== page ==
Thursday, 18 July 2013 00:38


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Ecclesiastes 2:10
Whatever my eyes desired I did not keep from them.  I did not withhold my heart from any pleasure, For my heart rejoiced in all my labor; and this was my reward from all my labor.

As a child I can remember my mother dancing with me.  She would take my hands and place my small feet on top of hers and we would dance, sometimes spinning in circles until I became dizzy.  I would grow to miss the times we spent dancing but it was a tradition that I continued with my children as their feet were too small to keep up; but like me; I am sure they enjoyed it just the same.

Looking back over the years I began to understand that my mother was just a young girl of 14 when she gave birth to me so it was hard for her at times.  But it would not be until I was a parent myself that I would come to obtain a deeper understand as to why she made many of the decisions that she made; and now, being a mother myself, I have an even deeper love for her.

You see, many of her decisions were based on her lack of life’s experiences that come with age and wisdom, needless to say that while growing up, our relationship was not the best.  It would take years before the healing process would begin.  God would ultimately heal our estranged relation but He would also allow me to find the hidden treasures within her and a new found respect and love for her.

I took the time to reflect on what seems today, a lifetime we shared although, appearing so short and yet so full.  On Memorial Day, May 27, 2013 my mother died.  And God allowed us to speak almost daily prior to her passing.  Life had been preparing me for this day and even then, when it happened, it took a little piece of my heart; but I was able to find comfort in knowing that she labored no more.

I write these truths in honor of the life she lived because one of the things she told me when I accepted the journey of writing was “no matter what Pamela always tell the truth about our journey together no matter how painful it is, tell the truth.  And in time perhaps I will, truly Madea had nothing on her.

As child herself, she gave what she had to give and it would be unfair to expect her to give anything but what her definition of love was.  There would be times when I would often wonder why I grew up different from what was portrayed on television.  As a youngster my mother made me keep my head in the books.  She once told me that I could go anywhere I dreamed of going and for now I could find it all within a book.  “Never allow yourself to believe there were limits in life or that you cannot overcome and accomplish anything you put my mind to Pamela.”  You see, in spite of it all, my mother placed some truths into me that sustain me even as I write this.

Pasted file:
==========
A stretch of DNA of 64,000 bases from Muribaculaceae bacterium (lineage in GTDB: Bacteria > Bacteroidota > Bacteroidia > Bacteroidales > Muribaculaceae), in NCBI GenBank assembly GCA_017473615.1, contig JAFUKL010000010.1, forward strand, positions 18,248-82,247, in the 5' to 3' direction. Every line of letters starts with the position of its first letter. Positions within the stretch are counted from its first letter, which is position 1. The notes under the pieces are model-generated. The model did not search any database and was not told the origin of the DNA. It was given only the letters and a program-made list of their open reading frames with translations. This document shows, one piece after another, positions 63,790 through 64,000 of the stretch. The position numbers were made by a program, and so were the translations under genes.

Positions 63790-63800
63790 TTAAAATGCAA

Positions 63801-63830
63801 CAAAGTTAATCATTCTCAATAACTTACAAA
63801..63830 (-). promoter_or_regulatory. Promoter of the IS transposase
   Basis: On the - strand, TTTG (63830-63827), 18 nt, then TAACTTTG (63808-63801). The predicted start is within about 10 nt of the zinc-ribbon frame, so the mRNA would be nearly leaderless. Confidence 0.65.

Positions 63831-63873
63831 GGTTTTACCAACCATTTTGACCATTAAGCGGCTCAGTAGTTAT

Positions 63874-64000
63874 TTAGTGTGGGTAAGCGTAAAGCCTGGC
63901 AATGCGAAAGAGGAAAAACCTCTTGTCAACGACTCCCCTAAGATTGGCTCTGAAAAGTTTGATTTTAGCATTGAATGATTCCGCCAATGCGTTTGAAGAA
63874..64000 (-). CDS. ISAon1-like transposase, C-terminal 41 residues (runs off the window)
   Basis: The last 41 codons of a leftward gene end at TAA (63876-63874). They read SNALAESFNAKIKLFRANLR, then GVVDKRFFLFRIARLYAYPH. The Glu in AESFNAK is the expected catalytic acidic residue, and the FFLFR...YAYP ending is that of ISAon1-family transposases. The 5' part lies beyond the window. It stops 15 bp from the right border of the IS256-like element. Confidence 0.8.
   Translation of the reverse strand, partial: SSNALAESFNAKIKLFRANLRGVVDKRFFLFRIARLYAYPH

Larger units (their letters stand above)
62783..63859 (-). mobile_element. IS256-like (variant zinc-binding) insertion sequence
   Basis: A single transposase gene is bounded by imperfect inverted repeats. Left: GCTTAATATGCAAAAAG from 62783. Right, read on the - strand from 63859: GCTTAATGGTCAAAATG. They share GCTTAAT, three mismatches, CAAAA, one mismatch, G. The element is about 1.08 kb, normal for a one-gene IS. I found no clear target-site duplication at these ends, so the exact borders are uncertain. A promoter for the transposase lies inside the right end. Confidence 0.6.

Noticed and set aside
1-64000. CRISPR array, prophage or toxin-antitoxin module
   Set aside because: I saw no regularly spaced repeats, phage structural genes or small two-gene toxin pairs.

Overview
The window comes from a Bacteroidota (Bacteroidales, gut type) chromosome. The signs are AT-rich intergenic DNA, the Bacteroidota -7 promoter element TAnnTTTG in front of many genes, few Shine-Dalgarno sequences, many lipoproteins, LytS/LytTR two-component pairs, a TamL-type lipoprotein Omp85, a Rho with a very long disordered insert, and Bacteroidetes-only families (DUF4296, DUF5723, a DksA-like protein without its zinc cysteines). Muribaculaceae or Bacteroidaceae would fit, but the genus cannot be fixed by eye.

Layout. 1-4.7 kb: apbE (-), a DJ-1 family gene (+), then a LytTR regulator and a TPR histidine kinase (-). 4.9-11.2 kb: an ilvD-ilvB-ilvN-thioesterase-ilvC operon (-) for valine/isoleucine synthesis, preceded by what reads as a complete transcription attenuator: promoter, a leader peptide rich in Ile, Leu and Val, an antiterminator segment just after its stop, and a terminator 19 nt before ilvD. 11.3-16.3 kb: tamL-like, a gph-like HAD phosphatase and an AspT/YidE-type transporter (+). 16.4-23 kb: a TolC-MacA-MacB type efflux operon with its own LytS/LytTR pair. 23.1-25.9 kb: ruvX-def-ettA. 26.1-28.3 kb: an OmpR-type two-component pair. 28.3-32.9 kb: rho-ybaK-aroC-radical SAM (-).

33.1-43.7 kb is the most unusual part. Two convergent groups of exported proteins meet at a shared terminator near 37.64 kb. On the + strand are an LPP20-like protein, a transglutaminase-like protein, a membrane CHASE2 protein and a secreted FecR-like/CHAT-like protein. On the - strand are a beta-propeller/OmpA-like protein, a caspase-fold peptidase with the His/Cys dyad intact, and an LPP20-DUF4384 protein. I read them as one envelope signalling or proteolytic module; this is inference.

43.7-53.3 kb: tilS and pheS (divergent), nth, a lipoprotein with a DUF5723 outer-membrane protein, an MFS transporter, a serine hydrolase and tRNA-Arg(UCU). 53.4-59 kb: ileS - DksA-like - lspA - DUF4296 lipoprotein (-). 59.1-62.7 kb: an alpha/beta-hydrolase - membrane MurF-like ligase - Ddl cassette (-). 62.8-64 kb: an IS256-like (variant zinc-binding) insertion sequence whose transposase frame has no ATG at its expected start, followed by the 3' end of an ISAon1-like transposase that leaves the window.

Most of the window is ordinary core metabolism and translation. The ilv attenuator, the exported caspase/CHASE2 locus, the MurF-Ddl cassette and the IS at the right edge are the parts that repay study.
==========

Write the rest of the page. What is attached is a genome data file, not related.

She was very adamant about the importance of education and history.  She loved history and would later go on to college and obtain her Master’s Degree.  But during the years that I felt I was in need of what I thought was a mother that baked cookies, stayed home and saw me off on school trips, she was living her life and finding herself.

What I perceived of a person that was lacking love and confidence was in fact a woman that had made up in her mind that she was going to live life to the fullest with no regrets and love unconditionally.  She had a love of poetry but never realized just how gifted she was.  She sought love in many of the wrong places and continued to seek the approval of others when God had already accepted her and loved her with a love that no one could match.

And now as a mother, I can understand her and her need to find love in some of the wrong places.  You see she would give her all just to be loved.  Now granted, there is none without sin, no not one but it would not be until I was a mother myself that I began to understand her fully.
And as I write these things about her I can truly say that the good times outweighed the bad.  She came back into my life like a storm which was how she usually did things but she was there during one of the most difficult times I would have to face.

Going through a divorce and alone my mother was there.  She never judged me and we had our heated conversations but I never failed to believe that she loved me.  She would always say, I want you to dance to the beat that life has for you and if the music becomes too fast, find a slower tune, but dance Pamela dance!

She once bought me the CD “I Hope You Dance” by Leann Rhymes and I played it so much that my children hid it from me.  Yes, I loved my mother dearly and know that she loved me. And as she touched the lives of many along the way, in her final days, not many of them were a part of her life but I know that their lives were changed because she had sown seeds of love, education and a love for life.  And as I finish this story sitting on the steps of where I live with my computer, the tears are falling and looking up there is a small hummingbird actually hovering right in front of me.  It reminds me of the gracefulness found in dancing.
So to my mother, I am dancing Mom, because of you, I am dancing and I believe that the sky is the limit!

To my mother
Carria C. Hawkins
September 23, 1946 – May 27, 2013

Ecclesiastes 3:4
A time to weep, and a time to laugh; a time to mourn, and a time to dance;

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